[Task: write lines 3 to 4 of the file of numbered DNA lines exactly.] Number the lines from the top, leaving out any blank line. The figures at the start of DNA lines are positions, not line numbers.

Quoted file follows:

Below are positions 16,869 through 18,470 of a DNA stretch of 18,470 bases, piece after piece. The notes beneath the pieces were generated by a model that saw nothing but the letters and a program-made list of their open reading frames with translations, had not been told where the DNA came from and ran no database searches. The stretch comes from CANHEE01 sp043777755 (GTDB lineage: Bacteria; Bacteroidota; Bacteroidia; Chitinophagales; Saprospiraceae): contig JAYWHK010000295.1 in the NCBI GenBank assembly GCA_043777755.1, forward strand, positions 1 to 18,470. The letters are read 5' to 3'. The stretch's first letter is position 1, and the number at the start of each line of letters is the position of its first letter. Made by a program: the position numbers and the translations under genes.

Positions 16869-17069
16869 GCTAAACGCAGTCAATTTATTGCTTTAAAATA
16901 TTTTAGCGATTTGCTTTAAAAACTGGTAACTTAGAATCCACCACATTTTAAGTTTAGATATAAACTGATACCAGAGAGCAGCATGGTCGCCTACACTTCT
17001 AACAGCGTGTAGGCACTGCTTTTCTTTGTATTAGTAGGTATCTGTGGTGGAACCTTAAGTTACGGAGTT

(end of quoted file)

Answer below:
16869 GCTAAACGCAGTCAATTTATTGCTTTAAAATA
16901 TTTTAGCGATTTGCTTTAAAAACTGGTAACTTAGAATCCACCACATTTTAAGTTTAGATATAAACTGATACCAGAGAGCAGCATGGTCGCCTACACTTCT